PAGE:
6. Follow up. If you met someone new, don’t be afraid to follow up with them after the conference is over. if you promised to send something along (contact information, a syllabus, an article of interest, etc) be sure to do so promptly. Building these relationships, however informally, is a great way to get in the loop — perhaps they’ll think of you if something relevant comes up, like a seminar of interest. Encourage others to follow up with you, too. A business card is a good way to do that.
  7.  Make time to tend your roots. Prioritize seeing people from earlier chapters in your life: your undergraduate institution, your grad school, other graduate students or faculty you met on visiting days at various departments or at conferences or seminars over the years. It’s important to tend these relationships. Sociology (or rather, academia) is a small world with much overlap, and these colleagues will be operating in the same small circles with you for many years. Identify friends and stay in touch!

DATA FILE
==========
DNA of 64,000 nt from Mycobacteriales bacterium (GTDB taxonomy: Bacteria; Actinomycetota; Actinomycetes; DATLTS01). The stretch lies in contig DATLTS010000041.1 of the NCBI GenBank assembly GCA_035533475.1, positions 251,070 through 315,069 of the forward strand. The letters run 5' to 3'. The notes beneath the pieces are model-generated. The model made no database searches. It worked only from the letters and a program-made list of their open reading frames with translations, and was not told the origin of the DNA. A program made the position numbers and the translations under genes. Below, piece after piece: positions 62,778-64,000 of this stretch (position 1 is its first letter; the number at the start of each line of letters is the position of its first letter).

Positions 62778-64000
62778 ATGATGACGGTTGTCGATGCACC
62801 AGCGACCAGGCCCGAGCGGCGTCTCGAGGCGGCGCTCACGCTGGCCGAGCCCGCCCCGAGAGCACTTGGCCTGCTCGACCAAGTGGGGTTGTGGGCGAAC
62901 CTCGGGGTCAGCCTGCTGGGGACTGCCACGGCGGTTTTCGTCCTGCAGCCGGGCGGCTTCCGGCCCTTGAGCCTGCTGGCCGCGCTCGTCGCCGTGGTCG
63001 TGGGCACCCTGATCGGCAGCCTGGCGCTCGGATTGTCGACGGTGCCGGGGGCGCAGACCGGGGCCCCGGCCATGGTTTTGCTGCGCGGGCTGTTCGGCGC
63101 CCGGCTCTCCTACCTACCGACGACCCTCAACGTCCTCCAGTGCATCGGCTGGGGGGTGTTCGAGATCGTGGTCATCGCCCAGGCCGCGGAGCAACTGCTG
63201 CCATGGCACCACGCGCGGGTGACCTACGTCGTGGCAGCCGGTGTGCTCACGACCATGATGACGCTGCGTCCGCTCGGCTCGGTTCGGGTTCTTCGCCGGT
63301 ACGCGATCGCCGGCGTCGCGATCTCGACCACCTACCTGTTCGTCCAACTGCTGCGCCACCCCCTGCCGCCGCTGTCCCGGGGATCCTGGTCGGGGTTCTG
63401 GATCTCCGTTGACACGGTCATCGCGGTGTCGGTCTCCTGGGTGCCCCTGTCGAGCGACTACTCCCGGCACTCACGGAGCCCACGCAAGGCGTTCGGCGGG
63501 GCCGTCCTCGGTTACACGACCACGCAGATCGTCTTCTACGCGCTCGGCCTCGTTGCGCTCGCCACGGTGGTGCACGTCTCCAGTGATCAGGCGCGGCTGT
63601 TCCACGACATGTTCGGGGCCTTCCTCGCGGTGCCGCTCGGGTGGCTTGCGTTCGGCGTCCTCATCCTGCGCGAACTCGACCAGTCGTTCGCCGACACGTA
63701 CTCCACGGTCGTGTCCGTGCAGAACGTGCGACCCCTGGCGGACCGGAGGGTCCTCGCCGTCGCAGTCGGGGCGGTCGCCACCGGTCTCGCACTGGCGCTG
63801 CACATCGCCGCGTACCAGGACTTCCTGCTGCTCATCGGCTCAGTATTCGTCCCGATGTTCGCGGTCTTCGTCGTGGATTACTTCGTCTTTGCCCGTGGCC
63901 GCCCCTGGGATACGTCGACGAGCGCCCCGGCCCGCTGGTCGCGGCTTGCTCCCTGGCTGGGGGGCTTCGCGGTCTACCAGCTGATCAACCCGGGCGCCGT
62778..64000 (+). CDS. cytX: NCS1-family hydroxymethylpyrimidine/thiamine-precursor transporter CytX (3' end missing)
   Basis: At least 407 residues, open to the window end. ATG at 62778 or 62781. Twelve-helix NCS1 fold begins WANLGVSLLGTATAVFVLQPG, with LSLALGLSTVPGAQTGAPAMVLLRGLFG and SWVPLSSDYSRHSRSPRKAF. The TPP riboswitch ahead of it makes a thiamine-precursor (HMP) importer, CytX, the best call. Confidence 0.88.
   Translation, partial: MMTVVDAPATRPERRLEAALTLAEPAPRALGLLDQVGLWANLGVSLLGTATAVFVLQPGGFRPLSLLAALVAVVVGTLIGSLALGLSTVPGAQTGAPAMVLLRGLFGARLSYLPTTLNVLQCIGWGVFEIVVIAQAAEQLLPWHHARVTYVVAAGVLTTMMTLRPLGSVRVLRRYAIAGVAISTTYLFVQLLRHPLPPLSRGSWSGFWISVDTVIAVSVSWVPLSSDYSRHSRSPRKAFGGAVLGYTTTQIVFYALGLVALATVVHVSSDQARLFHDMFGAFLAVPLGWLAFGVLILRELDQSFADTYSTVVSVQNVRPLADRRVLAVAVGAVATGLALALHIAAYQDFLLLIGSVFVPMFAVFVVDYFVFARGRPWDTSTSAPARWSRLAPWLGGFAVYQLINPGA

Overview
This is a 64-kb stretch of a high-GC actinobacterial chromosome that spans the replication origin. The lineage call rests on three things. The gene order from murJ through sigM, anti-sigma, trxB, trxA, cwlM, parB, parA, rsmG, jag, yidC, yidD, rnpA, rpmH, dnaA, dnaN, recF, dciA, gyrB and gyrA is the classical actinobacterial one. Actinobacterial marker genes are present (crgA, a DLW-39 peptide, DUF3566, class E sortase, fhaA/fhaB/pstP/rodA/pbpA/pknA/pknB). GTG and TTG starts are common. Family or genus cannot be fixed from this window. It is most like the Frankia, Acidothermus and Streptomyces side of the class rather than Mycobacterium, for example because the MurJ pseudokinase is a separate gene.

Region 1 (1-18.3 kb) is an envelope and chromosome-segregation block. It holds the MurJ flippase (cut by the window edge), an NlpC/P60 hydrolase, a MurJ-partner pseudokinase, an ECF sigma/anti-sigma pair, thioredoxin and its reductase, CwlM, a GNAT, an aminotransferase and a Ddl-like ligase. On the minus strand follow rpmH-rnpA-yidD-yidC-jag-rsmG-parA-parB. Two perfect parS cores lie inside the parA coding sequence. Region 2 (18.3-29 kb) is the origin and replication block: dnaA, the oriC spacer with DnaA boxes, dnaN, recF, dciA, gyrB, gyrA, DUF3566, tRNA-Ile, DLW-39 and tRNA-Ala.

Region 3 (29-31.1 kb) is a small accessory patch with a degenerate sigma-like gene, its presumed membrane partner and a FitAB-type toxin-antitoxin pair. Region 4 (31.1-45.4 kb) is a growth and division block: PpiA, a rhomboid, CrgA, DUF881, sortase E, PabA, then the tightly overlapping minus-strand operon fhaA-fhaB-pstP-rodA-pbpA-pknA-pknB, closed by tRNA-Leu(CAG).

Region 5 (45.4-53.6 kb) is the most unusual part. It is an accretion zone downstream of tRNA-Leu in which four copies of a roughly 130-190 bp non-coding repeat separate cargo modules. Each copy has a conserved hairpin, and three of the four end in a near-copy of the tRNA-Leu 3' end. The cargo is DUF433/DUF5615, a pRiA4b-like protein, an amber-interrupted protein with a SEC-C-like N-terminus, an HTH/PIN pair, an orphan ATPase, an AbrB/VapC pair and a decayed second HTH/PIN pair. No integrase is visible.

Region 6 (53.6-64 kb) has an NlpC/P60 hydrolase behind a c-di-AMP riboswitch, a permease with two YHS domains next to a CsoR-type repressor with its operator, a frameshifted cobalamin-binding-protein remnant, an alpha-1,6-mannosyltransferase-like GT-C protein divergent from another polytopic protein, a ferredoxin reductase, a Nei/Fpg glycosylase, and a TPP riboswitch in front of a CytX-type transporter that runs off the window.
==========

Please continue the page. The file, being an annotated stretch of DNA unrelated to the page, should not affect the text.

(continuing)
8. Make eye contact (not badge contact!) first. It is a super strange feeling to walk around for a few days with a sign bearing in large font your name and institution. This signals a lot of things to everyone who sees you, and they will make instant micro-decisions about your value and their interest given your name and the name of your school. Don’t be that guy: remember to make eye contact before badge contact. Interact sincerely and genuinely with all those you meet. Try to recognize faces before searching name tags for a hint at why the person looks so familiar.All in all, learn what you can, eat good food (and that’s important — don’t forget to eat! especially if you’re in a different time zone), bring band aids in case you get blisters, and enjoy the whirlwind of lots of bright minds around you.
  • Do you have any pro-tips for conferencing?